Charles in Charge
In the latter half of the 8th century, events and circumstances around Europe became vastly influenced by a man who ruled a huge empire from his capital city of Aachen, just a stone’s throw away from the lowlands. His name: Charlemagne or Charles the Great (c.742-814).
As mentioned in our previous episode of the History of the Netherlands, Charles Martel, the grandfather of Charlemagne and the Christianiser of the Frisians, had a son named Pepin. Pepin would finally cast off the facade of the ruling Merovingian dynasty that had emerged out of the Salian Franks. Pepin had the Merovingian king sent to a monastery, and became the king of the Franks himself - the first of what would become known as the Carolingian dynasty.
Pepin, being a Frank, followed the custom of dividing his land and titles between his sons. When he died, his two sons Charles and Carloman had to share the entirety of the empire with each other. Tension would grow between the two brothers until Carloman conveniently died in 771 CE, with Charles becoming the sole ruler of his father’s kingdom.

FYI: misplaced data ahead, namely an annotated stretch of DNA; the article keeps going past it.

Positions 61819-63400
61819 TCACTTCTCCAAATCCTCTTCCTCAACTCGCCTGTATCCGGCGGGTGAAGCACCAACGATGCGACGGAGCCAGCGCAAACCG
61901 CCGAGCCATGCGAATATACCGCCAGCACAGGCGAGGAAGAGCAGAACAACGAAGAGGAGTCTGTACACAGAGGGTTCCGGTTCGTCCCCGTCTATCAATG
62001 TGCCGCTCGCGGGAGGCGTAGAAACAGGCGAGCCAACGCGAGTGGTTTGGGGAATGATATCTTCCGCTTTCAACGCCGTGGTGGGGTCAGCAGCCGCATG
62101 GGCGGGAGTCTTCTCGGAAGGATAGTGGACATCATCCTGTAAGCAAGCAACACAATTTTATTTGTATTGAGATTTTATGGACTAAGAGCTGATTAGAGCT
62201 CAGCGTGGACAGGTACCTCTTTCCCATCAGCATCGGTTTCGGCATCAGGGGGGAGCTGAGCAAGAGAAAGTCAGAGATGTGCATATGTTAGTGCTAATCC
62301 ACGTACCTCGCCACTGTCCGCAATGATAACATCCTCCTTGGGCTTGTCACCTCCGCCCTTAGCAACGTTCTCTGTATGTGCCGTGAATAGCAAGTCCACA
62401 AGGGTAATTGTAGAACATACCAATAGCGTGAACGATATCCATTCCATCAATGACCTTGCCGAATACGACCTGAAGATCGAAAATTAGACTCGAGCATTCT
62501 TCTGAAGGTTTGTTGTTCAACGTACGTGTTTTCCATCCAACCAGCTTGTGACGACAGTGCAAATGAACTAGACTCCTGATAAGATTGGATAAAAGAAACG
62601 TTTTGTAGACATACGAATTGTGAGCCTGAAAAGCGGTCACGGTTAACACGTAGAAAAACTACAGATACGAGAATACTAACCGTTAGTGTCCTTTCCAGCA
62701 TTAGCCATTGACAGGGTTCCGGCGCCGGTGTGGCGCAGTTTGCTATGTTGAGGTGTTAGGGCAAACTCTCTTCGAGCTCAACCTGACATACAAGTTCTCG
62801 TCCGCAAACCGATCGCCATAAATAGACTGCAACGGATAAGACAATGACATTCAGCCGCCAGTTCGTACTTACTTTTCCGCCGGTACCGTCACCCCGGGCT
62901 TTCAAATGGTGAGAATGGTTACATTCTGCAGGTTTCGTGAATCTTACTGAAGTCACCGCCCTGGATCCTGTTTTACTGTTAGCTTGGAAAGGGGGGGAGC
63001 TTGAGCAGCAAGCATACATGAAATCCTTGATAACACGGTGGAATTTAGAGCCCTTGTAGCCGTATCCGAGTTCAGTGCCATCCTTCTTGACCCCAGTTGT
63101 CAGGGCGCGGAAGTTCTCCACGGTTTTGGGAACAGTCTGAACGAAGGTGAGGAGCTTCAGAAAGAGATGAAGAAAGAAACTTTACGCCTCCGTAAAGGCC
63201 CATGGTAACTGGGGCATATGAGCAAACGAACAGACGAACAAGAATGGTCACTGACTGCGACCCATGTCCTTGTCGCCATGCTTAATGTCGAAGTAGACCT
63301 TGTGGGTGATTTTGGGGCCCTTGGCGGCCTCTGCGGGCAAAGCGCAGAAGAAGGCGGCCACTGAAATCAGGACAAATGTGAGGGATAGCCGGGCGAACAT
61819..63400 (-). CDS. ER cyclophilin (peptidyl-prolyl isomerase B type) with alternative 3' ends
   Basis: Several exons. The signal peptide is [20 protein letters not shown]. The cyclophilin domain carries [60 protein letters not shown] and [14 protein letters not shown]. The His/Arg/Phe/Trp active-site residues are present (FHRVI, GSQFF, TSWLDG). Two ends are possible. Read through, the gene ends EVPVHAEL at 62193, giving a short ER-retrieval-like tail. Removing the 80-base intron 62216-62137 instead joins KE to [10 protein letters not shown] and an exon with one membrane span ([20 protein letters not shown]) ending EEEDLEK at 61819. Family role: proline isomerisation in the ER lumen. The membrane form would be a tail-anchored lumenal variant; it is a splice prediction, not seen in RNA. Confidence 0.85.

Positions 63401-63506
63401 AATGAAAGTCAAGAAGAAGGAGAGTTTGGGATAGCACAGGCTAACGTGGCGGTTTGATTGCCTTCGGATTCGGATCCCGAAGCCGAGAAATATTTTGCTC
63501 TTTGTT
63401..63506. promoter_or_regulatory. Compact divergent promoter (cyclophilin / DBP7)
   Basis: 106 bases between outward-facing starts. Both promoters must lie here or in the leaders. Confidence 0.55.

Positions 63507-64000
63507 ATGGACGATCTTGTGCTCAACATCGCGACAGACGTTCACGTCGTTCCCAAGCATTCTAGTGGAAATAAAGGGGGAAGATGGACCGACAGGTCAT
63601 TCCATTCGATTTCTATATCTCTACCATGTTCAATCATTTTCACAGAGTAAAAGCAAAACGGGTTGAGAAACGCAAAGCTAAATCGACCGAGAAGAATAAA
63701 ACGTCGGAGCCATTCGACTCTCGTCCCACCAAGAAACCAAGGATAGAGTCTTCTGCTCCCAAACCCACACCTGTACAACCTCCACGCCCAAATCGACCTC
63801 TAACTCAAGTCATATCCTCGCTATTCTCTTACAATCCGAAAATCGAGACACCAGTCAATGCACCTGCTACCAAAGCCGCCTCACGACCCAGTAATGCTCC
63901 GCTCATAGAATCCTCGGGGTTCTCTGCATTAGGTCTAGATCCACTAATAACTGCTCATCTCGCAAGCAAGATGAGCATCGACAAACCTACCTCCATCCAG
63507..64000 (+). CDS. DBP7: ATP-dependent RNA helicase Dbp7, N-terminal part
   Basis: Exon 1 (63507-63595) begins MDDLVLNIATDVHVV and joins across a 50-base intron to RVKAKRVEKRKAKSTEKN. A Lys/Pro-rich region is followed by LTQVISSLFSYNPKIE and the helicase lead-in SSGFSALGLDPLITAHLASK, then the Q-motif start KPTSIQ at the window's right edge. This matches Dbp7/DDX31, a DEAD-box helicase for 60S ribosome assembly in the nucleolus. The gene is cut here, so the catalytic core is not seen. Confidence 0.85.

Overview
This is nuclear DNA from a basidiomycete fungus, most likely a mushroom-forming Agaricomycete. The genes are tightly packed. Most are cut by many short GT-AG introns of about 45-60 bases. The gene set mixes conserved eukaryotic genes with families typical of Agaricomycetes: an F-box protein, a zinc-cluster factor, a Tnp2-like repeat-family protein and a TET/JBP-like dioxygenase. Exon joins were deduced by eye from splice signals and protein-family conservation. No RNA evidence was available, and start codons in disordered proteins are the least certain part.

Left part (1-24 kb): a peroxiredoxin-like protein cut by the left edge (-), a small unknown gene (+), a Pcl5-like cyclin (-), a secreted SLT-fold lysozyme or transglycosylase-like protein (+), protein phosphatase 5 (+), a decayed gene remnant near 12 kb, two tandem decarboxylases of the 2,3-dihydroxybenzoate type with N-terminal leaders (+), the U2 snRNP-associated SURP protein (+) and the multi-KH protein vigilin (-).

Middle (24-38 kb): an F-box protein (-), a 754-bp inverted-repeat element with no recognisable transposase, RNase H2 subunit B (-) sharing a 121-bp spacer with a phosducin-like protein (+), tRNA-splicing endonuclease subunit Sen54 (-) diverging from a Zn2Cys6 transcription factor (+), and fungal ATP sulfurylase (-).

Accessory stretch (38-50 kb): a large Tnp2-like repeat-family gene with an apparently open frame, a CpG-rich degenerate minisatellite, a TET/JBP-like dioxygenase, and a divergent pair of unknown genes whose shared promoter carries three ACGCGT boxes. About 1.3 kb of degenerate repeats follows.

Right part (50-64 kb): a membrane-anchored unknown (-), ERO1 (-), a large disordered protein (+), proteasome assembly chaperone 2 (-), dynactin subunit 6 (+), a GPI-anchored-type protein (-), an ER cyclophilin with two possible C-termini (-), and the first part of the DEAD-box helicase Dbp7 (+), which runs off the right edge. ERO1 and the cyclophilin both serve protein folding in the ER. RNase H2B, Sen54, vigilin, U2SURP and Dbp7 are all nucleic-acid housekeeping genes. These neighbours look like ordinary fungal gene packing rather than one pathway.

Charlemagne (c.742-814). © history.com
He immediately set out to expand it and, after winning some 50 battles, Charles managed to claim almost the entire mainland of modern-day Europe, earning his epithet ‘the great’. His empire stretched from the Atlantic Ocean to the North Sea, and as far east as the Danube river. His was a territory inhabited by many different groups, loosely tied together under labels like ‘the Franks’, but separated by rivers, forests, coasts and mountains. Out of his loosely configured empire, he would create the feudal system, which would structure European political forces for centuries to come.
Europe at the death of Charles the Great (814CE)
The Vassal System
Charlemagne created a vassal system that needed constant oversight. He was well known for going around his empire and checking the loyalty and administrative capabilities of his subjects. Although his empire was massive, big plains stretched across it from the south-west to the north-east, across modern France and Germany, coming together in the lowlands. He therefore made his capital, Aachen, located right in between these two plains.